A few minutes after kick-off, the midfielder knocked down an opponent in the box and awarded a penalty.
Even though his teammate Harald “Toni” Schumacher saved him and Cologne won 2-1, criticism of Okudera and the choice of his coach and the club began to rain. And they will do so at least for a couple of months, during which, even if in the midst of so many difficulties, Yasuhiko will first become an integral part of the team then an almost permanent starter.

The first year was difficult, Okudera told the FIFA website in 2009, not only because I had to get used to the Bundesliga , but because I needed time to adapt to the German way of life.

Not a player of the highest class, but with good physical means, with a desire to learn and above all very reliable.
Someone who knows a couple of things but does them very well. In addition, he has a character that conquers the locker room.
In a group of players with a great technical rate and an even greater ego (among others ” Toni” Schumacher, Dieter Müller, Heinz Flohe and “Crazy Horse” Elkjær) he, by education and culture inclined to measurement, functions almost like a harmonizer.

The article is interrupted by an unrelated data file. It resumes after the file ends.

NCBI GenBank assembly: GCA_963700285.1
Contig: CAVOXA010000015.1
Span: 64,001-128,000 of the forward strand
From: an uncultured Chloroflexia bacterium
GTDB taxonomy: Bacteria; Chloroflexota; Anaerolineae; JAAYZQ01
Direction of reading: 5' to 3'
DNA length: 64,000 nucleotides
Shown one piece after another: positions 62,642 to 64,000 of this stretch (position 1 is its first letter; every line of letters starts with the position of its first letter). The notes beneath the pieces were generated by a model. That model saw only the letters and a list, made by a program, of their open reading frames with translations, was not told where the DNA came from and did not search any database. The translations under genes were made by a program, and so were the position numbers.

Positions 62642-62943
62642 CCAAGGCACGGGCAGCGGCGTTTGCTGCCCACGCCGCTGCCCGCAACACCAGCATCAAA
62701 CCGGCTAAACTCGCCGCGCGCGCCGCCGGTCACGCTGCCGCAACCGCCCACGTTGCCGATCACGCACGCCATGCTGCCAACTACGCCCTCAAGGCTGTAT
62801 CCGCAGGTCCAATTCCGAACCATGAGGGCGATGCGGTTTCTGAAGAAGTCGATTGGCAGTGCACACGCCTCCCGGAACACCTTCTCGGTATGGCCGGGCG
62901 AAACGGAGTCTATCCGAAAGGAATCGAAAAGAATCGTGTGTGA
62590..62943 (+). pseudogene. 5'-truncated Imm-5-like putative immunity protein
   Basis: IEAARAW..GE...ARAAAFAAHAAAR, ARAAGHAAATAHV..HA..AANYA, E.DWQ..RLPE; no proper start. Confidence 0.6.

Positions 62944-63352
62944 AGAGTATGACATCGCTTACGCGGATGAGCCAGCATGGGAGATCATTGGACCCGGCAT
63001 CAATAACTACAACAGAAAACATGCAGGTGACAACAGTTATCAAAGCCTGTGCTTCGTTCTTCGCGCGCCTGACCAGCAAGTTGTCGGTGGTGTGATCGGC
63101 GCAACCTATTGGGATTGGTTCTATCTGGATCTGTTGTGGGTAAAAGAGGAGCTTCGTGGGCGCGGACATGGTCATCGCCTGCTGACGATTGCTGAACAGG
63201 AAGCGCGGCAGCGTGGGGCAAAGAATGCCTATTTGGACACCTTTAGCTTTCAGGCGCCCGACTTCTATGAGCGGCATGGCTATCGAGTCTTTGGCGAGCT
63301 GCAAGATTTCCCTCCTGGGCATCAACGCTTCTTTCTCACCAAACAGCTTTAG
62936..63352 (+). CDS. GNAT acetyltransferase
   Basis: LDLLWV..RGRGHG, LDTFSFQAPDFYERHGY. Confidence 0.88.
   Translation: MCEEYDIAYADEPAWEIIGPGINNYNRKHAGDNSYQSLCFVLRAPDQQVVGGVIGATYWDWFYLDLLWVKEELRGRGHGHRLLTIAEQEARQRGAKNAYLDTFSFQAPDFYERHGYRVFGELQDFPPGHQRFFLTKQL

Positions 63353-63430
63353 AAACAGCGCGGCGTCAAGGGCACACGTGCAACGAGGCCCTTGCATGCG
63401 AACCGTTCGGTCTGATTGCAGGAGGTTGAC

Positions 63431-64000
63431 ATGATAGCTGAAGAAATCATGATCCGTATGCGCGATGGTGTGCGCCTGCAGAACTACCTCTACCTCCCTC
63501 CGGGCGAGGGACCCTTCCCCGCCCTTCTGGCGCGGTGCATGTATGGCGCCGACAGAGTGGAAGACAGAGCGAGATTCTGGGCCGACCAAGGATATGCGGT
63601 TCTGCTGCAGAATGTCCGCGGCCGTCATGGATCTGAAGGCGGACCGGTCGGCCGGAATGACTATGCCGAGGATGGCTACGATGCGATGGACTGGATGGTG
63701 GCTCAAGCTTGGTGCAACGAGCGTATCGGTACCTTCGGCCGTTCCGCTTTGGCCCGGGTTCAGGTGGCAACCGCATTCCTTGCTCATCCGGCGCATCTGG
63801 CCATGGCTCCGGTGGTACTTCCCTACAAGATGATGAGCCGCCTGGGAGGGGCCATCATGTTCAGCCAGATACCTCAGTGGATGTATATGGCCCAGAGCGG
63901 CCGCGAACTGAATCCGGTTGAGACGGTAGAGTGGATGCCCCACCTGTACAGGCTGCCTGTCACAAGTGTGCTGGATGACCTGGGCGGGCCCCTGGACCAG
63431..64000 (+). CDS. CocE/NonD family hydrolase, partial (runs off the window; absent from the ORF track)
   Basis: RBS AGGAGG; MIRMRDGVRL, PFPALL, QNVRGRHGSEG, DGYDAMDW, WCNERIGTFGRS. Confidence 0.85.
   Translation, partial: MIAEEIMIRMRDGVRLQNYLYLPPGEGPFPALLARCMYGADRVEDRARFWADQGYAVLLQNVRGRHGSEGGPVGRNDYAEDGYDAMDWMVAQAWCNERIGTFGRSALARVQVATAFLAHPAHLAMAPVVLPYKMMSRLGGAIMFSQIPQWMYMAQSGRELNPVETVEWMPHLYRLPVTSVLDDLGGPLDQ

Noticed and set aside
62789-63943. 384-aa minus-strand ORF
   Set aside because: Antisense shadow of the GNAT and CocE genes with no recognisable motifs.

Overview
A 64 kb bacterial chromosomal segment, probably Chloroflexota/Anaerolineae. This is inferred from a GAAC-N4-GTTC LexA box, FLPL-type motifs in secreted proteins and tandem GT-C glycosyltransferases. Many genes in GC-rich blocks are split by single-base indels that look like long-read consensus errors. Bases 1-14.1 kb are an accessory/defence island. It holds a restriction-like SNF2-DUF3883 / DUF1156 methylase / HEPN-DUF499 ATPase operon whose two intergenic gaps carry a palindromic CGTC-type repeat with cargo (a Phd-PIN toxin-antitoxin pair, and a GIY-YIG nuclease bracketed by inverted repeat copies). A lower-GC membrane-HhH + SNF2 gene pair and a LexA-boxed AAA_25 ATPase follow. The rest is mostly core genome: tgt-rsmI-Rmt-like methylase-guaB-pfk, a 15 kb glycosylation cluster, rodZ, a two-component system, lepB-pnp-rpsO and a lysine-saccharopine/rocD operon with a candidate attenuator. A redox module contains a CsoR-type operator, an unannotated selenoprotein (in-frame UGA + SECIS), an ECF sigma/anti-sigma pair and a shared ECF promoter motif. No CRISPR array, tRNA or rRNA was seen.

Everyone loves him: he’s just “Oku”.

And the 25-year-old, who was playing in an amateur league a year earlier, is one of the less flashy but more important pieces for Cologne’s path in both the Bundesliga and the German Cup. In December 1977, he scored the first goals of an Asian in German competition in a 9-0 win over Rot-Weiss Essen in the Dfb-Pokal.

Okudera made his most important contribution in the final days of the season in the midst of the point-to-point battle with Borussia Mönchengladbach. He scored four goals in the three final matches, one of which can be considered almost decisive.